String arrays now provide a powerful way to deal with text in your data. As you work with your text in a string array, you never have to resort to cell arrays or curly brace indexing. I won't belabor the point, because Loren already has published some wonderful guest posts on using string arrays. If you are looking for more examples using strings, see: Introducing String Arrays, Singing the Praises of Strings, and Working with Text in MATLAB.

And of course, you can find the documentation for string arrays at Characters and Strings.

A few paragraphs ago, I said that "many" MATLAB functions now accept string arrays as inputs arguments. In fact, in a future release nearly all MathWorks® products will work with string arrays as inputs.

Here's what we mean when we say that a product "works with" string arrays as inputs:

- If an input argument can be a single piece of text, then you can specify it as a character vector
**or**as a string scalar. That is, you can use either single-quotes or double-quotes.

- If an input argument can contain multiple pieces of text, then you can specify it as a cell array of character vectors
**or**as a string array.

We're holding to this pattern in old functions where we are adding support for string arrays, and in new functions going forward. Consider the `split` function I used to split a string. It works just as well on character vectors or cell arrays of character vectors as it does on strings. (Note that functions which have always returned a character vector in previous releases, such as the `fileread` function, will continue to do so for compatibility.)

We think this approach is the most seamless way to support use of string arrays throughout our products. Our advice is to take the same approach in your own code. If you maintain code of your own, or write code for other MATLAB users, then it is to your advantage to update your code to accept string arrays as inputs, while maintaining support for the older types for storing text.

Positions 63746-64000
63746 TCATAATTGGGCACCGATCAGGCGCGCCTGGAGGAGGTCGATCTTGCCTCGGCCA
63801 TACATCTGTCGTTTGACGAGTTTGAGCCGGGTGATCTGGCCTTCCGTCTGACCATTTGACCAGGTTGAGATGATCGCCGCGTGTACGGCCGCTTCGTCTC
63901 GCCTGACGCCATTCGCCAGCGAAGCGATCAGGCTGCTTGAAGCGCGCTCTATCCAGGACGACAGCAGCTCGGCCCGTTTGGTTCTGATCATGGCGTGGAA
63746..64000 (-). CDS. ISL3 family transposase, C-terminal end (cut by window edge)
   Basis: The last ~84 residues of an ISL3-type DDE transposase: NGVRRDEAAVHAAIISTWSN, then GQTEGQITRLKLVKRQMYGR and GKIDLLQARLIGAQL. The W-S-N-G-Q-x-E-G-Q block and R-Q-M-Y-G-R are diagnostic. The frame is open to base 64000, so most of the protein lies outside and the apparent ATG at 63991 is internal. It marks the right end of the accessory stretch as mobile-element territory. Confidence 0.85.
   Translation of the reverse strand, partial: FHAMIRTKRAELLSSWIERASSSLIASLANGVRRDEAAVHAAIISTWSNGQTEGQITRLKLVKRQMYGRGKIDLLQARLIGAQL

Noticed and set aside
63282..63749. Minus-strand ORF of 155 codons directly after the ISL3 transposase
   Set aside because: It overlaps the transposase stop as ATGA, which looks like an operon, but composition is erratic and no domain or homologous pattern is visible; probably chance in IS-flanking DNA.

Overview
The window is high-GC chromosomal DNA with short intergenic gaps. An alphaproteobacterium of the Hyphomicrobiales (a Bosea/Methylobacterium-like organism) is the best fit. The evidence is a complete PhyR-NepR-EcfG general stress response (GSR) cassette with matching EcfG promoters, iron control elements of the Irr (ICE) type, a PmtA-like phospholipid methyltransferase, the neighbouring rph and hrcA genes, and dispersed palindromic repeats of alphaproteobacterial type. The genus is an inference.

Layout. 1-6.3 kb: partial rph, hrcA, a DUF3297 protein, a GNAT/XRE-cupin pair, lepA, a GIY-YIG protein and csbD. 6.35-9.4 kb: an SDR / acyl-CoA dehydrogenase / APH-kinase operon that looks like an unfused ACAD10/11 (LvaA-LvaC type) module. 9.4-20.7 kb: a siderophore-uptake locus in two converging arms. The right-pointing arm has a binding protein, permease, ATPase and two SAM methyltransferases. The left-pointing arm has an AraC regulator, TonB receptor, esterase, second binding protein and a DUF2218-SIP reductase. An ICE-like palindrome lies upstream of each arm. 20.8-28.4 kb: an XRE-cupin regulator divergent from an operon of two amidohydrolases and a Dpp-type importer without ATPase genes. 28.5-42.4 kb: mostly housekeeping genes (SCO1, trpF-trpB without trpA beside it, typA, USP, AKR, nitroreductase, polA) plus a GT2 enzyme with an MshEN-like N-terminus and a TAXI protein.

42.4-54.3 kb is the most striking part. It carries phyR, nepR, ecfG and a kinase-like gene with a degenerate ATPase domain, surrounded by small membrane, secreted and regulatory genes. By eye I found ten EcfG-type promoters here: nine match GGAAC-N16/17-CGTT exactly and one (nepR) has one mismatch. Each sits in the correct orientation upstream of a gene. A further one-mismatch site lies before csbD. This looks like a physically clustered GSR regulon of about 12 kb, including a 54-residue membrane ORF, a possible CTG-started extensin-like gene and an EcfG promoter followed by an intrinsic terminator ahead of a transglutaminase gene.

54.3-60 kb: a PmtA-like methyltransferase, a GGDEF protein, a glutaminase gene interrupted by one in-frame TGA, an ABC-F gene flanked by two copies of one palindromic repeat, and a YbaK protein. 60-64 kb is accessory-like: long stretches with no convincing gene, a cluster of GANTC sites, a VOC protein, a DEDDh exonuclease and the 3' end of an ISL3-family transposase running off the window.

Right now, you are thinking, "Great! But how do I do that?" (Well, perhaps "great" is not the exact word that came to mind.)

To help you update your code, the R2018a documentation provides guidelines to Update Your Code to Accept Strings. You can apply these guidelines to your code now. The guidelines, and our documentation, also provide links to helper functions, such as `convertStringsToChars`, that smooth the way to accepting strings in your code.

Here is a short example that shows two ways to put these guidelines into action. I'll start with a fast and simple way that uses one of our helper functions. Then I'll follow with another way that is a little more time consuming, but is also a little more forward-looking.

Suppose this code is your original function to abbreviate the name of a city using its first three letters, making those letters uppercase. Up to now, you have specified a city's name as a character vector. For example, if the input argument is `'Boston'`, then the output argument is `'BOS'`.

function abr = abbreviateName(str) abr = upper(str(1:3)); end

If your user instead specifies the **string** `"Boston"` as the input argument, then there will be a syntax error. For a string array, the syntax `str(1:3)` means, return the first, second, and third strings as a three-element string array. But `"Boston"` all by itself is a 1-by-1 string array!

One way to support both character vectors and strings is to use the helper function `convertStringsToChars` at the beginning of the original code. `convertStringsToChars` processes an arbitrary number of input arguments and, if any of them are strings, converts them. It leaves all other data types alone.

function abr = abbreviateName(str) str = convertStringsToChars(str); abr = upper(str(1:3)); end

With the helper function, you can accept input string arrays without altering any of the code that follows. Also, the output argument type does not differ from the type returned by the original code.